Linear programming, dynamic programming, network analysis, simulation; applications to scheduling, resource allocation routing, and a variety of civil engineering problems. Pre/co-requisites: Minimum Senior standing in CEE or Instructor permission. Cross-listed with: CE 226.

CSYS 245. Intelligent Transportation Sys. 3 Credits.

Introduction to Intelligent Transportation Systems (ITS), ITS user services, ITS applications, the National ITS architecture, ITS evaluation, and ITS standards. Pre/co-requisites: CE 140 or equivalent; Instructor permission. Cross-listed with: CE 245.

CSYS 251. Artificial Intelligence. 3 Credits.

Introduction to methods for realizing intelligent behavior in computers. Knowledge representation, planning, and learning. Selected applications such as natural language understanding and vision. Prerequisites: CS 103 or CS 123; CS 104 or CS 124; STAT 153 or equivalent. Cross-listed with: CS 251.

CSYS 253. Appl Time Series & Forecasting. 3 Credits.

Autoregressive moving average (Box-Jenkins) models, autocorrelation, partial correlation, differencing for nonstationarity, computer modeling. Forecasting, seasonal or cyclic variation, transfer function and intervention analysis, spectral analysis. Prerequisites: CE 211 or CE 225; or CE 141 or CE 143 with Instructor permission. Cross-listed with: STAT 253.

CSYS 256. Neural Computation. 3 Credits.

Introduction to artificial neural networks, their computational capabilities and limitations, and the algorithms used to train them. Statistical capacity, convergence theorems, backpropagation, reinforcement learning, generalization. Prerequisites: MATH 122 or MATH 124 or MATH 271; STAT 143 or STAT 153 or equivalent; CS 110. Cross-listed with: STAT 256, CS 256.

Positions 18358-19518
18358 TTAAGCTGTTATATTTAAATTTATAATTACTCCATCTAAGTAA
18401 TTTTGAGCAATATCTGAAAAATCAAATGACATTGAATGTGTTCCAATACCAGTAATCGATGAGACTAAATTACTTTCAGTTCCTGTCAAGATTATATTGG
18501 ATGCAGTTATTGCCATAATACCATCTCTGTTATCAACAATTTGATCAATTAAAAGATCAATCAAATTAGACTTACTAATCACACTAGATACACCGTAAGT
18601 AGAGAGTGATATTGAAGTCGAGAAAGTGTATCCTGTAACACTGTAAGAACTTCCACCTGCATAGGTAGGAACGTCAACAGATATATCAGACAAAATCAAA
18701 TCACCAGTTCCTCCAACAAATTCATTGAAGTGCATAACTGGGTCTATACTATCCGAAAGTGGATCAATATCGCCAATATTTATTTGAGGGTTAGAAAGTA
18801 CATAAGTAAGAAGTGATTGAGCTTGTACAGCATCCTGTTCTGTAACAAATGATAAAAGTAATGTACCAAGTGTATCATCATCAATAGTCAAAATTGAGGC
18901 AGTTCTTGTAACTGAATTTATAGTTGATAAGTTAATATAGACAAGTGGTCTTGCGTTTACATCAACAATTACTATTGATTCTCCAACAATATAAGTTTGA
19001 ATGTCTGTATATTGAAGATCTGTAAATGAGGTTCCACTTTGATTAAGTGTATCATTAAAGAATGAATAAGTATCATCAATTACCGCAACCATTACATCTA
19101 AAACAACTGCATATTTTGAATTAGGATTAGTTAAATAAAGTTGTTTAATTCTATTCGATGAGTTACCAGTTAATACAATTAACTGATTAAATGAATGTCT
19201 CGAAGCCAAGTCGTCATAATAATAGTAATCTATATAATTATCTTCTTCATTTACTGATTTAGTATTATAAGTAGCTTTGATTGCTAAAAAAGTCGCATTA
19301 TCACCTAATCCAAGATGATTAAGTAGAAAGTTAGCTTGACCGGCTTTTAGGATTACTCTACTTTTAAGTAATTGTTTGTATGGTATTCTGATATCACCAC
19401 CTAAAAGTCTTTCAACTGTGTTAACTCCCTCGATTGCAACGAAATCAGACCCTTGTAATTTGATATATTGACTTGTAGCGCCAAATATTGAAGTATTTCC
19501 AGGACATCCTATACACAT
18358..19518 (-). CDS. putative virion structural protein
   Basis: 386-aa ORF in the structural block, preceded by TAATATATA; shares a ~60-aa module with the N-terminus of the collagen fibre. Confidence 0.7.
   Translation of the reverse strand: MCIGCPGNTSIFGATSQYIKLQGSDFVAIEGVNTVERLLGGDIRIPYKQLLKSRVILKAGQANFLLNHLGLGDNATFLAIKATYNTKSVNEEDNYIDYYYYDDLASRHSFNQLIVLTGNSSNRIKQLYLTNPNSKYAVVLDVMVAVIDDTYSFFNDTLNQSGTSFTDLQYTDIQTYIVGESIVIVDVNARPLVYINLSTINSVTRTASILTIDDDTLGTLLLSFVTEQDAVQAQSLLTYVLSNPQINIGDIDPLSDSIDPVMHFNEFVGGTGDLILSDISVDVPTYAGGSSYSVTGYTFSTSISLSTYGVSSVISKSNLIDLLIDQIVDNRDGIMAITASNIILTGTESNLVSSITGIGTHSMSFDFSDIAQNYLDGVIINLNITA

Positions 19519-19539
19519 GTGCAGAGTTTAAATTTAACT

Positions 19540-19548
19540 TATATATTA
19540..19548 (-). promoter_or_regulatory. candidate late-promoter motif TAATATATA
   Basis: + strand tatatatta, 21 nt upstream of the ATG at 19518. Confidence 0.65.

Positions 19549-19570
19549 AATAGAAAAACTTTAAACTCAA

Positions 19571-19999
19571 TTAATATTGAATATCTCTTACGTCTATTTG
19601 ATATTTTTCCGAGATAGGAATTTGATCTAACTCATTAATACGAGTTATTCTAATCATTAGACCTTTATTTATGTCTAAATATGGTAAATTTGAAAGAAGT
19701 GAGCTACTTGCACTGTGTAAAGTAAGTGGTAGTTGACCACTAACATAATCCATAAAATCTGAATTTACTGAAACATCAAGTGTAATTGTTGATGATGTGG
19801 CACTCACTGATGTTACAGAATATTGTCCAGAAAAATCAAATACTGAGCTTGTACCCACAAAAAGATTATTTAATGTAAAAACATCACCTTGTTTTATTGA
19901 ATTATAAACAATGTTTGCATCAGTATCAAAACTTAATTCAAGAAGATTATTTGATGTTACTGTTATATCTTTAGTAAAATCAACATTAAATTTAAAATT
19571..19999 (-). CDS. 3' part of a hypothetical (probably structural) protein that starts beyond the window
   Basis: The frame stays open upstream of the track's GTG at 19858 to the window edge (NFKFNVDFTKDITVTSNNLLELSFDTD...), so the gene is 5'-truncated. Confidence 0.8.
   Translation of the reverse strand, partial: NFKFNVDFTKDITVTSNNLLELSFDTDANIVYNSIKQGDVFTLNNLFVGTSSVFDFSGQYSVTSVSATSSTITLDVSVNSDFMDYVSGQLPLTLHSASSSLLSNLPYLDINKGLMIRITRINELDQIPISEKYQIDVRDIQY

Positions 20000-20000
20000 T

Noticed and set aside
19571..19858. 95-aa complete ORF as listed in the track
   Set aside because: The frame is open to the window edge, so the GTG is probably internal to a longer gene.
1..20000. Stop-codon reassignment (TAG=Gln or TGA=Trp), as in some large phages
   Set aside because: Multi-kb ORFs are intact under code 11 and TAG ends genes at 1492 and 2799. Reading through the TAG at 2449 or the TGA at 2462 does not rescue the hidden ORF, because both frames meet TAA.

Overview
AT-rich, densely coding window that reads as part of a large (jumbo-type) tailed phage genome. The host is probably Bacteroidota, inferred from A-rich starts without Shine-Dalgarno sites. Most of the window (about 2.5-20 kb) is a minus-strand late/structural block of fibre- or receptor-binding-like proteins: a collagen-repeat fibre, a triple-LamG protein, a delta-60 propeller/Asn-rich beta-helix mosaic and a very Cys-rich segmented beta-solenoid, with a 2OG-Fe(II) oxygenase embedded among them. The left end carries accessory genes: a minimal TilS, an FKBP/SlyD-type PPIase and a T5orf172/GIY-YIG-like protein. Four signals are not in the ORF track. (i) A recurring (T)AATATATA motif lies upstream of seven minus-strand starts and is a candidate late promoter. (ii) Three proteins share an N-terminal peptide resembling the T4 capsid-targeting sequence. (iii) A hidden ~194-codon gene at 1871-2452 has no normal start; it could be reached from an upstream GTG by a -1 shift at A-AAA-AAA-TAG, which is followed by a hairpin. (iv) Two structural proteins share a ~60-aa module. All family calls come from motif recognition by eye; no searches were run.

CSYS 266. Chaos,Fractals&Dynamical Syst. 3 Credits.

Discrete and continuous dynamical systems, Julia sets, the Mandelbrot set, period doubling, renormalization, Henon map, phase plane analysis, and Lorenz equations. Co-requisite: MATH 271 or MATH 230 or Instructor permission. Cross-listed with: MATH 266.

CSYS 268. Mathematical Biology&Ecology. 3 Credits.

Mathematical modeling in the life sciences. Topics include population modeling, dynamics of infectious diseases, reaction kinetics, wave phenomena in biology, and biological pattern formation. Prerequisites: MATH 122 or MATH 124 or MATH 230 or Instructor permission. Cross-listed with: MATH 268.

CSYS 300. Principles of Complex Systems. 3 Credits.

Introduction to fundamental concepts of complex systems. Topics include: emergence, scaling phenomena and mechanisms, multi-scale systems, failure, robustness, collective social phenomena, complex networks. Students from all disciplines welcomed. Pre/co-requisites: calculus and statistics required; Linear algebra, differential equations, and computer programming recommended but not required. Cross-listed with: MATH 300.

CSYS 302. Modeling Complex Systems. 3 Credits.